We are delighted to be partnering with Dublin International Film Festival (DIFF) and working with the Silver Screen Critics as they enjoy this year’s programme. In this article, the critics give their thoughts on Guy Maddin’s My Winnipeg.

Claire Cotter:

In Winnipeg, it’s “always winter, always sleepy” according to the deadpan narrator, as a ghostly train puffs through bleak, wintery streets. The stupefied passengers are sleep-chugging their way out of the lap of the city. Unsuccessfully it seems, for the narrator has tried to leave before. This time he will make his way out,  as he travels through the town and everything he’s ever seen and loved… and forgotten. So begins My Winnipeg, a surreal and often hilarious homage to his hometown by filmmaker, Guy Maddin. Vignettes of family life, shaky archive footage of historical – or possibly made up – events, bits of autobiographical truth and some downright daft local happenings are woven into a narrative Maddin calls docu-fantasia.

Shot mainly in blurry monochrome, with a nod to silent movies, things are rarely what they seem. His formidable mother (played by a terrific Ann Savage) is an ominous presence, not only does she see everything, she sees through everything. The endless looping back on the train ride is due in large part to her magnetic force, a force as strong as all the trains in Manitoba, we are told. The landmarks of Maddin’s childhood flash past the train window. Some are more lingeringly and lovingly remembered. “My male parent, everything male in my childhood I picked up here” he says, watching a wrecking ball move towards the old ice hockey stadium. This implies an emotional justice of the old greats in the sport coming back nightly to play in the half demolished building.

One of the funniest scenes is when the narrator, his onscreen mother and a group of actors playing his sister and two brothers stay back the old family home for a few weeks. Surrounded by the original furnishings, the family sit down to watch Ledge Man, the only TV drama ever produced in Winnipeg.  The show features a woman who must talk her son down from a high ledge after he takes umbrage at something said. She succeeds, but the following day the man is back out on the ledge and must be coaxed down again by his passive aggressive mother. The show has run daily for fifty years.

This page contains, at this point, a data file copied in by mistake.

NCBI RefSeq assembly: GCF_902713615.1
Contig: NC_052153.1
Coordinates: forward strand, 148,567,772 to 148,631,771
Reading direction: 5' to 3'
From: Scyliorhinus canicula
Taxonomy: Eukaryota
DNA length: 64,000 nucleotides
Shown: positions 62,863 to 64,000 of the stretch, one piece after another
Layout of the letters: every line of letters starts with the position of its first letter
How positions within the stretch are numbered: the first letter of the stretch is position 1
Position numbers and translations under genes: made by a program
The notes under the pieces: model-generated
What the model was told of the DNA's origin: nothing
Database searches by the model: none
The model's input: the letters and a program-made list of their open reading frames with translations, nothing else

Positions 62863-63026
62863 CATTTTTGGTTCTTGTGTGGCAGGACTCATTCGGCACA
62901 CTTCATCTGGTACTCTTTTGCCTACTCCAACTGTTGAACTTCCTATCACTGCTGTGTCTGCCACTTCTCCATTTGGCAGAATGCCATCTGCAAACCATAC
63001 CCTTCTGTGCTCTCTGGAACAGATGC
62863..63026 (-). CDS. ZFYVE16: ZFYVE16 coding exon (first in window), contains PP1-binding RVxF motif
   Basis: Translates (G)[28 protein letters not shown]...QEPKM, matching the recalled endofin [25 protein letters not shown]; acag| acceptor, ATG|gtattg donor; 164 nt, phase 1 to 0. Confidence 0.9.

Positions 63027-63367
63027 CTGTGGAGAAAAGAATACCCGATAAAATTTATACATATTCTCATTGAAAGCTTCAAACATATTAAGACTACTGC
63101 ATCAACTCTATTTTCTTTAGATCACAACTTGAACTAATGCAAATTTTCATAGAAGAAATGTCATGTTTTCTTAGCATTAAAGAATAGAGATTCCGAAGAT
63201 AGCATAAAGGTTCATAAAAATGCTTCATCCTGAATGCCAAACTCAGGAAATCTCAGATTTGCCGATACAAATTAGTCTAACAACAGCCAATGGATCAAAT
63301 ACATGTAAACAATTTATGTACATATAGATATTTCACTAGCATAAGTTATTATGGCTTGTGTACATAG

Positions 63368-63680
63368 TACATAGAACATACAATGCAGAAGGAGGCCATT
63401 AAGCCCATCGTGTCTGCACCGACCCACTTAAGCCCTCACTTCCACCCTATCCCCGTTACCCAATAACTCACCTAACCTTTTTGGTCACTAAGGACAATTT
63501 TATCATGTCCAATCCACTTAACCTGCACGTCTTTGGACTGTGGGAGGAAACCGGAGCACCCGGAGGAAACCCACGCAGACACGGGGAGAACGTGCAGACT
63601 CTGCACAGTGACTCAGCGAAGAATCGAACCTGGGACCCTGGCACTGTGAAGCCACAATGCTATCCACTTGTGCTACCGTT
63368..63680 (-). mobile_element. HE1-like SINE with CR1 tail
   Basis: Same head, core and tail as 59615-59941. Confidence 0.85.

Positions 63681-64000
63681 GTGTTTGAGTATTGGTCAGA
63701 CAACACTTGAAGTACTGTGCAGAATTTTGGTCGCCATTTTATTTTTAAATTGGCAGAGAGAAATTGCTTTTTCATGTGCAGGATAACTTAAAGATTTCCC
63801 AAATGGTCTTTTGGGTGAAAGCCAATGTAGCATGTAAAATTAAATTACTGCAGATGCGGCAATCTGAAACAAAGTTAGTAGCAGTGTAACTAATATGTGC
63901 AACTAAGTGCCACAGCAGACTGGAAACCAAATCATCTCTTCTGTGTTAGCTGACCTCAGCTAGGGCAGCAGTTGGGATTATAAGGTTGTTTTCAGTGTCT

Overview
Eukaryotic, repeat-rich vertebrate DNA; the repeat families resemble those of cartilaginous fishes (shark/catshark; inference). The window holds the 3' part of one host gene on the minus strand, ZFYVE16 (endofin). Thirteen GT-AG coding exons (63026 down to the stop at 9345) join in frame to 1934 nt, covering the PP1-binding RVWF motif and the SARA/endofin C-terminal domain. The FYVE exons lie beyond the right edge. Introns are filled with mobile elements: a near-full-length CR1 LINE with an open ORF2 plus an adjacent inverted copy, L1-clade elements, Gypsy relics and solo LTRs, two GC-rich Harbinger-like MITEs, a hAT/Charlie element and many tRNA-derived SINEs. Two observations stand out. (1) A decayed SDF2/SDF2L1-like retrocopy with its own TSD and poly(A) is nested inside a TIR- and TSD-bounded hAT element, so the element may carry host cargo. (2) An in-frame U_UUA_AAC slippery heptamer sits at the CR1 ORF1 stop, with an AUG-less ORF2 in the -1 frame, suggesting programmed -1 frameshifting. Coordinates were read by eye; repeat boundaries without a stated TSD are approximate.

Every town has had its bizarre occurances and there are so many included here, those Flann O’Brien moments. As the film progresses, it matters less and less if events happened as portrayed. Everything comes back to Mother, and the narrator can not escape. If you like David Lynch, maybe early Woody Allen, you’ll enjoy the works of Guy Maddin.

Mutale Kampuni:

This movie is as compelling as it is unusual, taking the viewer on a journey of fantasy, confusion and wonderment. At the start, one is unsure whether it’s based on fact, memory, dream or fiction as the narrator embarks on a documentary style of storytelling. The main character, Guy Maddin, is on a quest to delve into his past and relive experiences which shaped his life and the lives of his compatriots in the bleak landscape of his hometown. He introduces us to the history and founding of the town, stressing the significance of cultural elements; it’s location at the junction of two rivers (the forks) a reference to revered and sacred beliefs handed down by the original inhabitants of the land.

Feelings of nostalgia are evoked every now and again through fond depictions of home life and what constituted the family’s living arrangements and interpersonal relationships, with his mother as their staunch matriarch. There are warm memories of the mother’s beauty salon, and the hub (or focal point) that it was for the community. A sense of sadness is projected in the reporting of department store, which was demolished to pave the way for an unfitting structure.

The portrayal of Winnipeg as a sleepy town with the highest number of sleep-walkers in the world can be seen as one of the more humorous aspects in the film. Similarly, the carrying of keys by the said sleep-walkers borders on the ludicrous. Sleepiness is given as a reason why no one ever leaves even when afforded the chance to do so via a free train ticket. There are tales of scandal and corruption, so much packed into the story that one is almost running to keep up the pace. The cinematography is unusual and striking, though in no way easy on the eye. Images of past events are conjured up so vividly, intertwined with imaginary depictions from the sleep-walkers’ ever evolving dreams, projecting some level of anxiety on the watcher. Bizarre occurrences (such as the drowning of the horses in icy waters, with their frozen remains serving as some sort of monument for people to gaze upon while on their merry day to day activities) are explained away as though common place.